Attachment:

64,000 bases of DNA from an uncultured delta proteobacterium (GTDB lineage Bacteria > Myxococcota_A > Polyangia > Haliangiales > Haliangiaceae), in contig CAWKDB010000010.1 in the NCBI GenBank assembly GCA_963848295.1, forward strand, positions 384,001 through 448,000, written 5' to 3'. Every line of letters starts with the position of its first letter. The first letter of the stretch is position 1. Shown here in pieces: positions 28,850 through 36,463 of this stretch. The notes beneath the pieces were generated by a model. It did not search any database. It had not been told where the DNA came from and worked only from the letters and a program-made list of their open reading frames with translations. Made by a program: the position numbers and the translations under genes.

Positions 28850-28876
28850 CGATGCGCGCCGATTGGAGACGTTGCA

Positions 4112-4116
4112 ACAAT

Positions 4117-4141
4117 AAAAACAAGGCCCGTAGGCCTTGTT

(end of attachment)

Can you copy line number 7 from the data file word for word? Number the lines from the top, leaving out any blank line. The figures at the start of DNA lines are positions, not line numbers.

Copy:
4117 AAAAACAAGGCCCGTAGGCCTTGTT